Ah…the age old adage…Americans are uptight and moralistic, while Europeans are all about free love and pleasure. Is there truth to this statement?
In a recent NYT article, Amy Schalet profiles differences in family reception between the US and the Netherlands to sexual activity among teens. She then assesses the effectiveness of each very divergent attitude. Harkening back to a recently released documentary, “Let’s Talk About Sex”, Schalet probes into the lives of 130 white, middle class people to discern their views on adolescent sexuality.
“Not under my roof!” Who remembers this battle cry? The vast majority of American parents turn a blind eye to their teens’ sexual lives, and, as long as they do not know about it, it is not happening. The problem is, teens ARE having sex, and they need protection. By advancing the stereotype that children are pure well into their twenties, we are only hurting our youth. Most people are sexually active before marriage. This is a fact. No matter how much we deny its existence, it is not going anywhere. So, why do we play the shame game? Why do we force our teens to have sexual experiences in the back seat of a car or anywhere they can have a hidden, rushed copulation? As we all know, that is not the ideal situation.
The article primarily compares two young women-one American and one Dutch-who are sexually active. The American teen refuses to tell her parents and hides her sexuality for fear of tainting her “little princess” status. On the other hand, the Dutch teen is up front with her sex life, and after some talks with dad and mum, the truth is out on the table and fully accepted by both parents. The Dutch teen is now allowed to have her boyfriend “sleepover” because the aforementioned Dutch parents want their daughter to have a comfortable, healthy sex life and still remain an active part of their family.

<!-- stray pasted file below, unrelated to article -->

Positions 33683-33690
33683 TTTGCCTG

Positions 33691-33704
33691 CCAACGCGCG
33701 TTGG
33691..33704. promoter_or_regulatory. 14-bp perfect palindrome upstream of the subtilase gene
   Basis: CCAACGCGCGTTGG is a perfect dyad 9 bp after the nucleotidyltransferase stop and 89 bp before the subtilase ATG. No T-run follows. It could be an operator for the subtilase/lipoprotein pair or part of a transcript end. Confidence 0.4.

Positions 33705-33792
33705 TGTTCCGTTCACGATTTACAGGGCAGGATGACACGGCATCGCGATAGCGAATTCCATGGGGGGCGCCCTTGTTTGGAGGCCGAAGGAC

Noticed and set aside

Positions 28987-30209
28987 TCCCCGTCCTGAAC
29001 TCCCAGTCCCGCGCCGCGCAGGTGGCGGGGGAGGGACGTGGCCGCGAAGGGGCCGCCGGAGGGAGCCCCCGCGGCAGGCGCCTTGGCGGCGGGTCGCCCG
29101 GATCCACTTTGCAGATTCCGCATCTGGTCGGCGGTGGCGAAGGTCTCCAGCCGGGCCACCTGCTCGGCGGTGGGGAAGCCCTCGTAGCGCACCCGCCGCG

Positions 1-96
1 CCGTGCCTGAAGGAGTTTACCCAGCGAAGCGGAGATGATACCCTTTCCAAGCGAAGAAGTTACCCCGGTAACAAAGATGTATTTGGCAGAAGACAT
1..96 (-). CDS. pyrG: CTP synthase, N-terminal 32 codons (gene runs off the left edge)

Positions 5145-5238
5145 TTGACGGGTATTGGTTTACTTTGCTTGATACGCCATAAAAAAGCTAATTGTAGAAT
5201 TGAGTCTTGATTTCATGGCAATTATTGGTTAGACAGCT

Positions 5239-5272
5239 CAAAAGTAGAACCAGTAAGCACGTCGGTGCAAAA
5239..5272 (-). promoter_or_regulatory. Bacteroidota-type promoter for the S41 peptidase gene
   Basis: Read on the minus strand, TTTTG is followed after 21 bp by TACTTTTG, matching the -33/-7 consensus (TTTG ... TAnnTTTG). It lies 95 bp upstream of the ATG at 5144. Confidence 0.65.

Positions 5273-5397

Many Americans would shirk at this idea. By letting teenagers have sex under their (sacred, virginal) roof, are they are condoning or accepting this act? If so, is this a bad thing? Or, are they actually supporting their daughter’s sexual health by providing a safe environment for sexual expression?
This article has a seemingly low point. Its most tragic observation is the American teen’s desire to be open with her parents. She wants that relationship, and she wants to be accepted for who she is-sexually active or not. Surprisingly, the Dutch teens surveyed also showed a respect for traditionalism and expressed a desire to please their parents. This development shows us that family structure, at least in Holland, can be unharmed, and even strengthened, with complete honesty and acknowledgement of young people’s sexuality. Their approach is that by denying their children’s most intimate feelings and experiences, they are both discrediting them and distancing them from the family unit.
Many teenagers are going to have sex whether their parents “know” or not, so denial is not going to stop the process. However, a knowledgeable family base and information on contraceptives, STIs, and safer sex will make the process a healthier one.
See the full article here: http://www.nytimes.com/2011/07/24/opinion/sunday/24schalet.html?_r=2&ref=opinion